Mosquito bites really make us sick.
Being bitten by mosquitoes is no fun, leaving you itchy and irritated for days. But mosquitoes and other biting insects can be more than a nuisance – they can be deadly. Disease cases from infected mosquitoes, ticks and fleas have tripled in the last 13 years, totaling more than 640,000 cases since 2004. Mosquito Joe of the First Coast wants everyone to enjoy the outdoors regardless of where they live or travel, so read up on these illnesses, where they are prevalent, and ways you can protect yourself, your family and pets against them.
Eastern Equine Encephalitis Virus (EEEV)
Eastern Equine Encephalitis Virus (EEEV) is a mosquito-borne disease that can cause severe symptoms such as brain infections. In the United States, few human cases are reported each year. According to the CDC, in 2018 only 6 human cases were reported nationwide. 3 cases were reported in Florida in 2018, and in 2019 it was detected in multiple states. Areas where cases are common include the Atlantic and Gulf Coast states, as well as those around the Great Lakes Region. Although this disease is rare, it is important to recognize the symptoms and take preventative measures against this mosquito-borne illness.
Symptoms tend to develop 4 – 10 days after an infected mosquito bites and can range from mild to stronger symptoms.
The symptoms include:
- Muscle aches
Although, anyone can contract this disease, those under the age of 15 and over 50 are at a higher risk of a severe case of EEEV. If you or anyone you know starts to show any of the above symptoms it is important to contact your healthcare provider to determine the best course of treatment.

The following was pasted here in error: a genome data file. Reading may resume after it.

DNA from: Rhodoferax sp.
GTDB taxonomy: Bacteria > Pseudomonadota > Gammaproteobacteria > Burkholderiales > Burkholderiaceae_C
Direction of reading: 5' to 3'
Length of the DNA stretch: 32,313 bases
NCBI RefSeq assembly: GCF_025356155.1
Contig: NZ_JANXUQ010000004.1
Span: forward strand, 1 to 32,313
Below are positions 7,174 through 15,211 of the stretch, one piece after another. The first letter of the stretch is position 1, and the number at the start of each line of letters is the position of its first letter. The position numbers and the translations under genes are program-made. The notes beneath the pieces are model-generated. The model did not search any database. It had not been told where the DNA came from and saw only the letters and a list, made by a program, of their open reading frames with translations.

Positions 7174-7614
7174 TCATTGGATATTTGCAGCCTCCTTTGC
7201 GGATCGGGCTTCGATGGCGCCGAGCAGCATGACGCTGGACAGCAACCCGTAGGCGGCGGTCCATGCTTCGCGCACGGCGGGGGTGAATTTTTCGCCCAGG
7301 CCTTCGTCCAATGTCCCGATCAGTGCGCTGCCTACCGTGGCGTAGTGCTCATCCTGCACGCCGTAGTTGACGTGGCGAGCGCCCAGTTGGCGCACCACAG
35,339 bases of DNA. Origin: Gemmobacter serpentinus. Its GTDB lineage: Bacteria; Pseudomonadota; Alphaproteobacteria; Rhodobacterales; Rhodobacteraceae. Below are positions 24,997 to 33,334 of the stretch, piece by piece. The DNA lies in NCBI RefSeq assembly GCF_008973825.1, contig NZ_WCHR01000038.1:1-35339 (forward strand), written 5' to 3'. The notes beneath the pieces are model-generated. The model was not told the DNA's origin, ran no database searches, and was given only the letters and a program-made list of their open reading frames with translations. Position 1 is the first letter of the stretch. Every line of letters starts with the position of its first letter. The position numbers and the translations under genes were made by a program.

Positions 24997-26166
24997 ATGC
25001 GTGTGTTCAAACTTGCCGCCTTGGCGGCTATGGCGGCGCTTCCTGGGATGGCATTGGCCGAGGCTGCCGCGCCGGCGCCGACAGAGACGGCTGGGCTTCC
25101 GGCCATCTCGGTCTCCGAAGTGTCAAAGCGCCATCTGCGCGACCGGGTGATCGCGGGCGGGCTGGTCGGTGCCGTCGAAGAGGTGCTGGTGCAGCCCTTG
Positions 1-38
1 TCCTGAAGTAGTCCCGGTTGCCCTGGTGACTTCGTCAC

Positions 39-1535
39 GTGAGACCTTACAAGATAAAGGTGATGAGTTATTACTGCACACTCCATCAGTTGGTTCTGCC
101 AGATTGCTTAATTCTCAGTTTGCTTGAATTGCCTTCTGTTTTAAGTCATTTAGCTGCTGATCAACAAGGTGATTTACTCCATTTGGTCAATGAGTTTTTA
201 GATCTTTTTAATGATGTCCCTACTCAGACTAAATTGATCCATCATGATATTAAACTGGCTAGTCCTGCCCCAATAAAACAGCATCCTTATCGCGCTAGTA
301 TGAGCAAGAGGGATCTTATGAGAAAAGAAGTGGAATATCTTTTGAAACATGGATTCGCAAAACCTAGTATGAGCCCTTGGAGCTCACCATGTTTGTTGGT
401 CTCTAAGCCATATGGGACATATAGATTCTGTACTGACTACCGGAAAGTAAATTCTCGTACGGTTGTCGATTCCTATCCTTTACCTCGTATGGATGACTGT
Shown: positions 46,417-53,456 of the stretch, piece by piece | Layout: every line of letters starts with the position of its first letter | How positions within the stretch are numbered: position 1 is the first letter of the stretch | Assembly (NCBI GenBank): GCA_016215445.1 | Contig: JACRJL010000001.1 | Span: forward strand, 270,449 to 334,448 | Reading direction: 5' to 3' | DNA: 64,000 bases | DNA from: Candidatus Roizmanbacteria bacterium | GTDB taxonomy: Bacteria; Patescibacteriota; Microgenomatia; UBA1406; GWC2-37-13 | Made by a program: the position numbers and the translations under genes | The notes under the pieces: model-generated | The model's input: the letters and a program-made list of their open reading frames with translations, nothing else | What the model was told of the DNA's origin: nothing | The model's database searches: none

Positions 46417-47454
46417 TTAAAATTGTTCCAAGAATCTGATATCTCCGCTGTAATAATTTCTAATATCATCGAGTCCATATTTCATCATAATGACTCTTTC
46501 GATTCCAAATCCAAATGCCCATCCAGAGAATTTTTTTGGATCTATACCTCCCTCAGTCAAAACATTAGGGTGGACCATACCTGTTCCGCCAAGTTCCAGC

West Nile is a common mosquito-borne virus spread in North America and has been reported in all continental United States. In 2018, 35 cases were reported in Florida, 30 of which were classified as neuroinvasive diseases such as meningitis or encephalitis. In 2019, West Nile had been detected in over 4 Florida Counties.
Those who do develop symptoms can experience:
- Body aches
- Joint pains
While anyone of any age can contract this severe illness, those over the age of 60 and those with existing health conditions are most at risk. Recovery time for WNV ranges from weeks to months. There is currently no vaccine for the West Nile virus. Therefore, if you or anyone you know is experiencing these symptoms, it is important to see a health care provider as soon as possible.